by Victoria Bennion
I became interested in writing children’s chapter books after reading them to my daughter. When she was three years old she loved the Princess Evie’s Ponies picture books by Sarah Kilbride and then graduated to the Princess Evie chapter book series.
Along with Princess Evie we’ve enjoyed reading the Rainbow Magic series, Holly Webb’s animal stories such as Secret Kitten, The Owls of Blossom Wood by Catherine Coe and Zoe’s Rescue Zoo by Amelia Cobb.
So, this is what I found out when I started thinking about writing a chapter book…
Chapter books are generally the next step up from picture books. Instead of telling the story through pictures the story is told with words and illustrations, usually black and white, are used to support the prose.
You will often find pictures on every page. They vary in size from a third of the page to the whole page and can account for 30 pages in the book.
For readers aged five to eight books are usually between 4,000 and 10,000 words long. The Owls of Blossom Wood series fits neatly into this category. At age five parents are usually still reading the stories to their children although some will be starting to read simple books themselves.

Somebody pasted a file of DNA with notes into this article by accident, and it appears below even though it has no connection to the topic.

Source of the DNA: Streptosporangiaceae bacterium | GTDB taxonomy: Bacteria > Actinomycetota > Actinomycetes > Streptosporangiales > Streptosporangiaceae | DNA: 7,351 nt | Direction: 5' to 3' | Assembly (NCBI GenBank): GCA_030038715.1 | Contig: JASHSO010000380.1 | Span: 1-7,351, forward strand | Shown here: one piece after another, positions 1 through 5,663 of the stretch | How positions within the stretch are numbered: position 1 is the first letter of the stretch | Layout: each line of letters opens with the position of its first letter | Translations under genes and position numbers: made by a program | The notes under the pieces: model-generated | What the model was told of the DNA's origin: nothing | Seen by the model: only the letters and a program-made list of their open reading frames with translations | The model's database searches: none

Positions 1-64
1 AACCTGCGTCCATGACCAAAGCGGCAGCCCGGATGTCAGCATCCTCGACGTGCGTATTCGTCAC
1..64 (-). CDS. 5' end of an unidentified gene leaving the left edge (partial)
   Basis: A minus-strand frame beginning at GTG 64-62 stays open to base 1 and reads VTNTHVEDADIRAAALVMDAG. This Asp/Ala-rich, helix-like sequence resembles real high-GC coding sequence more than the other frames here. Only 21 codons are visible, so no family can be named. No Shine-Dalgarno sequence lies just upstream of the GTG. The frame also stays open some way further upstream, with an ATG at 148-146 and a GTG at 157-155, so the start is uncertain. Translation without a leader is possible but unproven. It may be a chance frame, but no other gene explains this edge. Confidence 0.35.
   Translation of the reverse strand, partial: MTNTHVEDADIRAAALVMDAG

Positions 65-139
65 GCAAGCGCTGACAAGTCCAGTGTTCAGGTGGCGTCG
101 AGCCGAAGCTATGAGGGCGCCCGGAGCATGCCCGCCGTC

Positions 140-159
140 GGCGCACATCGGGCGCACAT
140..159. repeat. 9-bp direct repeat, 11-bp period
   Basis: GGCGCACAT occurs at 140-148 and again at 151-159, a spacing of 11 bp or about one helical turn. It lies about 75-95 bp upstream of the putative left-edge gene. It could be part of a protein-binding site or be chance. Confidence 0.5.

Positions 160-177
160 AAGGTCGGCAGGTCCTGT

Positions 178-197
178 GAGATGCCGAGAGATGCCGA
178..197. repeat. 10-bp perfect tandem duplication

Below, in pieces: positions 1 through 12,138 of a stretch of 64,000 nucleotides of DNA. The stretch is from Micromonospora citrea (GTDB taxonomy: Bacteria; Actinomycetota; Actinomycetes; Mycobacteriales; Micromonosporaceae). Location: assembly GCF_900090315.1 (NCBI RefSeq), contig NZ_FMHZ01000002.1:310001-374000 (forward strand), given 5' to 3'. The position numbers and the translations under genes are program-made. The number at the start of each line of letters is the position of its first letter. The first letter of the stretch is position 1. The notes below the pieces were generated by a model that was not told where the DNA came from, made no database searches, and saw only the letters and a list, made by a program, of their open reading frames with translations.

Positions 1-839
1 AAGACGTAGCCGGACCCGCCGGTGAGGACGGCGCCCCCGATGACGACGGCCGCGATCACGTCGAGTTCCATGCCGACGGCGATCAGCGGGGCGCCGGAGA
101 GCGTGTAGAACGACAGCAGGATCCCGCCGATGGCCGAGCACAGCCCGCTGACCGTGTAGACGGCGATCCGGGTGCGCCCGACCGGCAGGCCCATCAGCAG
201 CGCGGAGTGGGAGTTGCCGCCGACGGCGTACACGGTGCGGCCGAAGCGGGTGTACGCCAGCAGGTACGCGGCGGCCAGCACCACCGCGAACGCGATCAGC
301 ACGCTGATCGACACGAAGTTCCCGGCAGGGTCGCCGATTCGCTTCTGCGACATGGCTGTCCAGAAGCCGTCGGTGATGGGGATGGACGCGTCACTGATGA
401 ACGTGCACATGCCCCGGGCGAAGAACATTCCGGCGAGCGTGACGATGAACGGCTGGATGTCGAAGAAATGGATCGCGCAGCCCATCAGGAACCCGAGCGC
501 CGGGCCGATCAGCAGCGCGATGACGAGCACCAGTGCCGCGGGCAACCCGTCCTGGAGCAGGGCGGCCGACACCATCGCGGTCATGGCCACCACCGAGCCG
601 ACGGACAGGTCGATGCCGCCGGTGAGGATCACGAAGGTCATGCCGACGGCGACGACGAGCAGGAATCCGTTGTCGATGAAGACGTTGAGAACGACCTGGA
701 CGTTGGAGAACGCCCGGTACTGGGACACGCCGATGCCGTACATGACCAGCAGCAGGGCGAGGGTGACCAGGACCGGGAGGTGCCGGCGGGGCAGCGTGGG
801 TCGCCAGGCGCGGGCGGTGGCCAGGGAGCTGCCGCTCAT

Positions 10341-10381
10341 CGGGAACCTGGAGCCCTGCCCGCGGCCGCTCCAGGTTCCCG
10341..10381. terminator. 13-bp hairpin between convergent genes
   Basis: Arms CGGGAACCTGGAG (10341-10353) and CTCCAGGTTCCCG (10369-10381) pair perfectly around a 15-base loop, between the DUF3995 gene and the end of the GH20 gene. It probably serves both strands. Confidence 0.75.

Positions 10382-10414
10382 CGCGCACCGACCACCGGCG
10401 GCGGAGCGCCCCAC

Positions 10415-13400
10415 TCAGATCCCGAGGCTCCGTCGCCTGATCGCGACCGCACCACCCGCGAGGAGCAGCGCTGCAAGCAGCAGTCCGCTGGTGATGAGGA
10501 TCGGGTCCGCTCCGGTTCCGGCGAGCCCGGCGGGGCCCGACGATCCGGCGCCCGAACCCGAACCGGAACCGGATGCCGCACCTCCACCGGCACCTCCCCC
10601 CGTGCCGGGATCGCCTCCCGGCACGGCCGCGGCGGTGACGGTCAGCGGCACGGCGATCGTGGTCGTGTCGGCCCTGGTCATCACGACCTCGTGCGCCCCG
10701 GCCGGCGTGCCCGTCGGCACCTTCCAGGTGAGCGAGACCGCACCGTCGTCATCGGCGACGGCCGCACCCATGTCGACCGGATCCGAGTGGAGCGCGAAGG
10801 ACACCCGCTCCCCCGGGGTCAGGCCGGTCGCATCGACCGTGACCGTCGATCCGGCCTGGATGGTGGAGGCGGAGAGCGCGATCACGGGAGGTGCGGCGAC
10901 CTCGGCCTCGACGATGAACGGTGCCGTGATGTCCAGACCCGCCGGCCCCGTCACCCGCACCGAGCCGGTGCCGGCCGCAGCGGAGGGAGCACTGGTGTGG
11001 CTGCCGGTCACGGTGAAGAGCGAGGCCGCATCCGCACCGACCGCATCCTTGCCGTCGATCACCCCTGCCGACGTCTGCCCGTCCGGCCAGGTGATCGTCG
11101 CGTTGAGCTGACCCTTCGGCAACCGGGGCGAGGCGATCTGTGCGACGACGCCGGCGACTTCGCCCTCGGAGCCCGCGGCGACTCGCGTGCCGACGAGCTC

For slightly older readers, aged seven to nine, stories are longer. They start at about 7,500 words and can be as long as 20,000. A good example of these types of young fiction books are the popular Mr Gum series by Andy Stanton. (Natalie was working at Egmont UK when the first Mr Gum book was released and enjoyed watching them take off.)
• A strong idea with a clear concept which is apparent in the title
• Humour – This is the age when children really begin to enjoy humour
• An idea you can turn into a series
• Engaging characters which reveal themselves through action and dialogue.
• Obvious conflict
• Character flaws - can be a way to create conflict
• Tight writing, no waffle
• Children in this age group understand far more words than they use.
• Avoid taboos in children’s chapter books. These include taking sweets from strangers, playing on railways etc
• Be careful with specifics that might date your book, for example, naming a television programme or computer game. It can be safer to make up your own.
Kids' reading schemes fall under the category of chapter books. If you've ever wondered what writing for one entails, such as the Oxford University Press' Project X, then check out what lead author for the series, Tony Bradman, had to tell us.
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